Overview- Focusing Big Data into Cures
The University of Illinois NeuroRepository (UINR) is a one-of-a-kind human brain tissue bank and research database that fuels innovative research and cures for brain disorders. The UINR is unique because it takes a ‘big data’ approach to link clinical, radiological, physiological, histological, and molecular/genomic data to thousands of human tissue samples. These sample provide unsurpassed value to the research community and have already led to important new discoveries of biomarkers and drug targets for our patients with neurological and psychiatric disorders.
The UI Neurorepository was established to provide a network of resources to integrate human neurological disease specific clinical, electrophysiological, histopathological, imaging, and molecular data; linking molecular information to disease processes in order to generate new research directions. The UI Neurorepository enables investigators to identify both targets and biomarkers through a unique biorepository that is clinically and anatomically linked to a human subject data repository. The incorporation of radiological and microscopic images, as well as electrical records that are directly linked to each piece of human brain and other tissues provides a basis for discovery not available through any other tissue bank or data warehouse.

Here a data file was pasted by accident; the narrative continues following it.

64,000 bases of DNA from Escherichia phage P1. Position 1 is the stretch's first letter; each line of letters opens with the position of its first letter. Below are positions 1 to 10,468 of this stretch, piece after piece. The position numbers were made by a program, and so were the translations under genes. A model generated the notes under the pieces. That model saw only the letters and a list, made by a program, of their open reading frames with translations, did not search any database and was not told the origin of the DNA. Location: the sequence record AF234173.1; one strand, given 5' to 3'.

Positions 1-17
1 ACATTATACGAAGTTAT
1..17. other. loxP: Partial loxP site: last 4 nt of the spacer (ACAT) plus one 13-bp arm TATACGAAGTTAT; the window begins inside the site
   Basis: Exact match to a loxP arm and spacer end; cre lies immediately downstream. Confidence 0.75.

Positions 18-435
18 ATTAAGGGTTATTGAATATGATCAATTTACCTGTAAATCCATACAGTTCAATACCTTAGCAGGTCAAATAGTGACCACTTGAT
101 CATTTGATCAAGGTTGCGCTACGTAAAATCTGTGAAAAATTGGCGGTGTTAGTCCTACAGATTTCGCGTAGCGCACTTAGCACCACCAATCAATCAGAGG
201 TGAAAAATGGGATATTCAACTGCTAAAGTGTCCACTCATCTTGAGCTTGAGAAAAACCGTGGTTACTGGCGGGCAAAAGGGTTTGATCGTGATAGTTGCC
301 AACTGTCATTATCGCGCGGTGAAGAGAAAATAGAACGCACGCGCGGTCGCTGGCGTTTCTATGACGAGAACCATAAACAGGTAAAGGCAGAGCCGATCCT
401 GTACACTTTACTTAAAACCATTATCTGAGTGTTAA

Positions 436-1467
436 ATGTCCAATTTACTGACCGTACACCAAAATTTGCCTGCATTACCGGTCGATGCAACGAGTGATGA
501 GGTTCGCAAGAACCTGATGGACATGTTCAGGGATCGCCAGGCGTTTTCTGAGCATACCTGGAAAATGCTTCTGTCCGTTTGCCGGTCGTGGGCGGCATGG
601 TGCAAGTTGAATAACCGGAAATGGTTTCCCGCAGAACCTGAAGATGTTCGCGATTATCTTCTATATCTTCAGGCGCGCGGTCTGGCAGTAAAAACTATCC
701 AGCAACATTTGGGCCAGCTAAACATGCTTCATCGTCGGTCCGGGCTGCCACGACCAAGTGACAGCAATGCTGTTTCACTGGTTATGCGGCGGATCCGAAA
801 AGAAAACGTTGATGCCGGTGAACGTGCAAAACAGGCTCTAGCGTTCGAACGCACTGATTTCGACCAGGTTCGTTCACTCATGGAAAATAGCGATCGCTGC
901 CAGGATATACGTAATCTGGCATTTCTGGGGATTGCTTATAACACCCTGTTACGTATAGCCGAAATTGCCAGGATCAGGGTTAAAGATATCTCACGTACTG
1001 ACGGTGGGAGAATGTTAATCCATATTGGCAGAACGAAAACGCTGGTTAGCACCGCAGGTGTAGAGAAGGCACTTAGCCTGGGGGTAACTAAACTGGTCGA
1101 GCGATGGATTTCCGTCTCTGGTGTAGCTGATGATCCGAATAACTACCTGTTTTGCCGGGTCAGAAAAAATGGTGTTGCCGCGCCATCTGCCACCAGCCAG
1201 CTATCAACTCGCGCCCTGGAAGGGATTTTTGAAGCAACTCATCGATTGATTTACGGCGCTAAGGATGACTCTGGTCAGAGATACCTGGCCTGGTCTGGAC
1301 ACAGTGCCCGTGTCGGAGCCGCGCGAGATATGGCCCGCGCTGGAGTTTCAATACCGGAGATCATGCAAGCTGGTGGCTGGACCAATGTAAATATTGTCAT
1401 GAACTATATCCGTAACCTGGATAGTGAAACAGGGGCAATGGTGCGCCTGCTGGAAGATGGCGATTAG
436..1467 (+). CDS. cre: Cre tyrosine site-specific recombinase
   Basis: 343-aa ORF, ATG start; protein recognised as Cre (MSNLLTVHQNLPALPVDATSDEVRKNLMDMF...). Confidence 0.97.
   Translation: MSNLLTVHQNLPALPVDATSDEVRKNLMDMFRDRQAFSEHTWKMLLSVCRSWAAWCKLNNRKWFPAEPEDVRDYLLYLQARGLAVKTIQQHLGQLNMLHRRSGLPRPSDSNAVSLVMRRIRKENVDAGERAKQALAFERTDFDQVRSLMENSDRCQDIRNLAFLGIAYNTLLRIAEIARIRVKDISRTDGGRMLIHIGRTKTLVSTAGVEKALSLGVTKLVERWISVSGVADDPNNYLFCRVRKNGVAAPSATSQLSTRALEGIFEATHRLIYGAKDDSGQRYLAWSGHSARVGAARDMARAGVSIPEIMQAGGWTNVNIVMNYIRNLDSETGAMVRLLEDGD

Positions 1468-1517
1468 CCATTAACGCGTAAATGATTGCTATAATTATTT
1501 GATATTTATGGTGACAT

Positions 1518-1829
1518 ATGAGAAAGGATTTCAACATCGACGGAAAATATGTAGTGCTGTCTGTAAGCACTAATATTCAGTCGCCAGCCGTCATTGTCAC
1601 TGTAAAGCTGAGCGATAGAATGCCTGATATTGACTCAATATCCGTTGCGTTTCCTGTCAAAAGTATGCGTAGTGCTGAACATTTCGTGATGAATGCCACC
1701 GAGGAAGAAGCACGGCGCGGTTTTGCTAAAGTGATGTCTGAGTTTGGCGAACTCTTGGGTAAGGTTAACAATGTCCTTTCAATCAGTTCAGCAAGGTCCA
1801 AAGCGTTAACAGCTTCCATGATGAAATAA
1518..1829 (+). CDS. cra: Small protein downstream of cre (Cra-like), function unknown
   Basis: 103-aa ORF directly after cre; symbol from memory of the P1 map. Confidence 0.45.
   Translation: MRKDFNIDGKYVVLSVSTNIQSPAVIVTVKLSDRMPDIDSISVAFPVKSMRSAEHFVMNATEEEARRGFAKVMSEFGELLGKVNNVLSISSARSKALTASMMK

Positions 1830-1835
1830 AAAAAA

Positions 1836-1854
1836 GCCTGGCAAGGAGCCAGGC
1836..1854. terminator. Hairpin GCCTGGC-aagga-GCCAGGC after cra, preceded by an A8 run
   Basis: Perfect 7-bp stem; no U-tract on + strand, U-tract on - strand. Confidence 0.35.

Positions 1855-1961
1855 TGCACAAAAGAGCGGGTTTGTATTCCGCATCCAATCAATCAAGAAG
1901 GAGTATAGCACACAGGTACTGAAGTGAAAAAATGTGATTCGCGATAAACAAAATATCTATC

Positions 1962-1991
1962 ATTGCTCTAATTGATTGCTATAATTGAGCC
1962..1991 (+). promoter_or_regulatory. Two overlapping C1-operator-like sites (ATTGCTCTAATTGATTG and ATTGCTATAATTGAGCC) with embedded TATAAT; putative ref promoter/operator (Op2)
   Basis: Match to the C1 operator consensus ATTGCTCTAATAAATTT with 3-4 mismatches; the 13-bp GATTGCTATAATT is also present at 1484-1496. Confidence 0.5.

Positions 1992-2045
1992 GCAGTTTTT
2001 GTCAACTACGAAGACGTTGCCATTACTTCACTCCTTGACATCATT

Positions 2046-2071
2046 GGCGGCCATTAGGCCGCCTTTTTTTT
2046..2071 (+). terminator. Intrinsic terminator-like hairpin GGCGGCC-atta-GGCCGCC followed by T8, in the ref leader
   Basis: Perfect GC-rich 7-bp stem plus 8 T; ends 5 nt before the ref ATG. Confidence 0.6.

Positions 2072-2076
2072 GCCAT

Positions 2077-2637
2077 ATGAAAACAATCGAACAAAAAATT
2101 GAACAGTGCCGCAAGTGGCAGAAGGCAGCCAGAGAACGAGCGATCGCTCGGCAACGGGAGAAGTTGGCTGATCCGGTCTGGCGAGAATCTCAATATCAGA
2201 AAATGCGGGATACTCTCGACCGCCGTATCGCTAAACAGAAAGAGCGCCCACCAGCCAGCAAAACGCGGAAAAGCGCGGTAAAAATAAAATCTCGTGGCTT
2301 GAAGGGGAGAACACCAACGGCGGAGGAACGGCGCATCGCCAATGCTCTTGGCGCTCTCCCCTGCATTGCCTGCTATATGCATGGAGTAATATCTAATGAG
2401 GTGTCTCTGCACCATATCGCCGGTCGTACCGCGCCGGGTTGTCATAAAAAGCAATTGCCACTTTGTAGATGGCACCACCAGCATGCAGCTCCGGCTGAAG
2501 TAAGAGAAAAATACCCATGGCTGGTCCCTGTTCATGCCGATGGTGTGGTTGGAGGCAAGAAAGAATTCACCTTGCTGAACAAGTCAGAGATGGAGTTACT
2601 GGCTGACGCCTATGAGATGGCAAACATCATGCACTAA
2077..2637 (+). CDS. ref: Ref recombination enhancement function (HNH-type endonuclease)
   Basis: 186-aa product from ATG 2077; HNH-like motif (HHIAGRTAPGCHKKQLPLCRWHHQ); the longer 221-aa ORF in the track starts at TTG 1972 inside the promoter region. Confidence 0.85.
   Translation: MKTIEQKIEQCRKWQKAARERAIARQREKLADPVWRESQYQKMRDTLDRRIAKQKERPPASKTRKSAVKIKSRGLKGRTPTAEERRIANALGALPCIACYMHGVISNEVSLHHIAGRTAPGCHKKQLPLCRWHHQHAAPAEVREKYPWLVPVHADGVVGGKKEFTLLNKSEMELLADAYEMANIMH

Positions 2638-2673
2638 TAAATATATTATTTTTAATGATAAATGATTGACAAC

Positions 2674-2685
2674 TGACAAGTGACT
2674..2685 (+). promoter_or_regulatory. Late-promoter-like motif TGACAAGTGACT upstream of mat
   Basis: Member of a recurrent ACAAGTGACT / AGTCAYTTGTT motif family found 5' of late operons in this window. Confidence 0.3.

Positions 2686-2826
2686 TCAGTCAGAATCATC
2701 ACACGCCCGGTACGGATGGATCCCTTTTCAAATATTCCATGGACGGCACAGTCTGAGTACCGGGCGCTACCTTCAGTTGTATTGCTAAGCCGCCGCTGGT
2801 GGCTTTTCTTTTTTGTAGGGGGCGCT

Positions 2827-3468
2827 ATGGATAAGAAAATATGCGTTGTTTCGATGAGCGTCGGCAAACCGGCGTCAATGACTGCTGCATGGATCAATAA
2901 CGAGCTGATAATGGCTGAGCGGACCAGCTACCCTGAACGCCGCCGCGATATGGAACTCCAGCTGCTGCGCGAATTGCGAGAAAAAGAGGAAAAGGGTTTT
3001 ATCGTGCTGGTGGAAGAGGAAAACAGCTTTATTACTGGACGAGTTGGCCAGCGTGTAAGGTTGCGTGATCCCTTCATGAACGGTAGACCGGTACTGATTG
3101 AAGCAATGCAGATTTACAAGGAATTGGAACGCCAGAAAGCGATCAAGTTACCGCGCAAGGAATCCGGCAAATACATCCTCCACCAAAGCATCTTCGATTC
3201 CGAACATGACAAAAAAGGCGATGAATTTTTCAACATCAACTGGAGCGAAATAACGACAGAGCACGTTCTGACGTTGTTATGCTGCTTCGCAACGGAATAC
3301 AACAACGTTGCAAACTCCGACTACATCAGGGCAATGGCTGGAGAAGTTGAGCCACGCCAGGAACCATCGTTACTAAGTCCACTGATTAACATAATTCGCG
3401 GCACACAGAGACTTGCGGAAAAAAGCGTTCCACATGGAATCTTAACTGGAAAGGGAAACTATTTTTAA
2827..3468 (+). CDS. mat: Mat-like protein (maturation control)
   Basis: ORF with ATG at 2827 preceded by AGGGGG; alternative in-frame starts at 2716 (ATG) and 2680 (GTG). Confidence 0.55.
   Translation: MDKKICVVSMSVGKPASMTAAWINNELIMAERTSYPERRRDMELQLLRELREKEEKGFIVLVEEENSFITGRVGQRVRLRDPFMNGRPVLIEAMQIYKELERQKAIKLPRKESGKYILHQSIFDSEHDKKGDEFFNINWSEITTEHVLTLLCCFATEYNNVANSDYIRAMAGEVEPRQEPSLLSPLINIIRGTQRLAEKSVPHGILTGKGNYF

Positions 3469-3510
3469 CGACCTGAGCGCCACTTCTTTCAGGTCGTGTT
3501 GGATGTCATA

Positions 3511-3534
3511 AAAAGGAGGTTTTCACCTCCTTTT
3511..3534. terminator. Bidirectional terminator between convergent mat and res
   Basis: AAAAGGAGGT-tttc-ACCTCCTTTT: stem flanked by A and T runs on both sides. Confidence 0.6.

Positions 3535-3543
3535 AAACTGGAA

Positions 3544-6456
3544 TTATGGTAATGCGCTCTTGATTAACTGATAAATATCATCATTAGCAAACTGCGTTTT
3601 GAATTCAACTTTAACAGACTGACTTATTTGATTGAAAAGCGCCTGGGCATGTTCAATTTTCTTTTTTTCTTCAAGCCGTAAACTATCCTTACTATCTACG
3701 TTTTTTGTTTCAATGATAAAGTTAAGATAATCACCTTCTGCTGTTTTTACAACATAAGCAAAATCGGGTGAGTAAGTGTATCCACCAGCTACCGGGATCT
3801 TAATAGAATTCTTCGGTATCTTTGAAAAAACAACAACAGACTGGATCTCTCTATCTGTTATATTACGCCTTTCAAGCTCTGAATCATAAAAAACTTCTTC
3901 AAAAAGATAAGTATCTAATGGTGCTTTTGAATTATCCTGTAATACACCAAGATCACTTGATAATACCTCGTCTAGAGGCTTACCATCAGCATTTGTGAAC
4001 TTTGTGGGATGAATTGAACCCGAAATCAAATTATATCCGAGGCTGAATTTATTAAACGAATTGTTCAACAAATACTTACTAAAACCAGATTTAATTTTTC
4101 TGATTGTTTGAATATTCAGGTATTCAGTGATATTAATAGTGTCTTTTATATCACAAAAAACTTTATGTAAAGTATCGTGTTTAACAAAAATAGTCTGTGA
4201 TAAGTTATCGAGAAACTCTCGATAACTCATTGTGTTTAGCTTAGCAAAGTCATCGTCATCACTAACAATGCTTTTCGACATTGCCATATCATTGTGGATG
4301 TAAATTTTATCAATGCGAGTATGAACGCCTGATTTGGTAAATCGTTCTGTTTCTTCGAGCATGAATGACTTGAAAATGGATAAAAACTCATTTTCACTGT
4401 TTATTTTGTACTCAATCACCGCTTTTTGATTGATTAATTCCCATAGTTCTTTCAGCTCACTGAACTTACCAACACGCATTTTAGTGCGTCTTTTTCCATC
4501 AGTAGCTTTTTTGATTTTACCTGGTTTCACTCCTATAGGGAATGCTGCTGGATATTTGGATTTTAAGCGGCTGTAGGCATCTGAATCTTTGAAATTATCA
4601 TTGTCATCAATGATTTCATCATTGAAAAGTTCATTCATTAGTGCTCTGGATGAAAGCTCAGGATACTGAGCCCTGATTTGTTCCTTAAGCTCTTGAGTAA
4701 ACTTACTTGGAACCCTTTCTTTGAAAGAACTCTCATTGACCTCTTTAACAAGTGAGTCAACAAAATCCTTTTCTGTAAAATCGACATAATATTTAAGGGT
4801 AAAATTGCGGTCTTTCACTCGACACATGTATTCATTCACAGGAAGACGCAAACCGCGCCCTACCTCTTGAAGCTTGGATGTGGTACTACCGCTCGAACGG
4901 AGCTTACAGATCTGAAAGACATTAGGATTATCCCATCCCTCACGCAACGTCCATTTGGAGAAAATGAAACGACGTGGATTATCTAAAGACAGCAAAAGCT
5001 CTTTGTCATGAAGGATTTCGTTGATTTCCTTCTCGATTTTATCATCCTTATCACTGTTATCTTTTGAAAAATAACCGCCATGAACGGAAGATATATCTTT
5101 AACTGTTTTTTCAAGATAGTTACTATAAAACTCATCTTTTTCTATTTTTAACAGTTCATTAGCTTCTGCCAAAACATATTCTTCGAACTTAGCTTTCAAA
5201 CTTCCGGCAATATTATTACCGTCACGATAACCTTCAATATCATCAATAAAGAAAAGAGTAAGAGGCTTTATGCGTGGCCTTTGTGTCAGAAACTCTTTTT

The UI Neurorepository serves investigators from multiple disciplines, including but not limited to neurology, neurosurgery, psychiatry, neuroscience, neuroimaging, and computational neuroscience. Our current collection includes thousands of neocortical brain samples from patients undergoing epilepsy surgery where each piece of tissue is linked to imaging, in vivo electrical recordings, and an extensive clinical database. Studies from this collection have led to multiple important discoveries on the abnormal wiring of the epileptic brain, molecular pathways involved, novel therapeutic targets, and biomarkers. A second disease is ALS where we collect rapid postmortem autopsy tissues that are directly linked to clinical disease progression.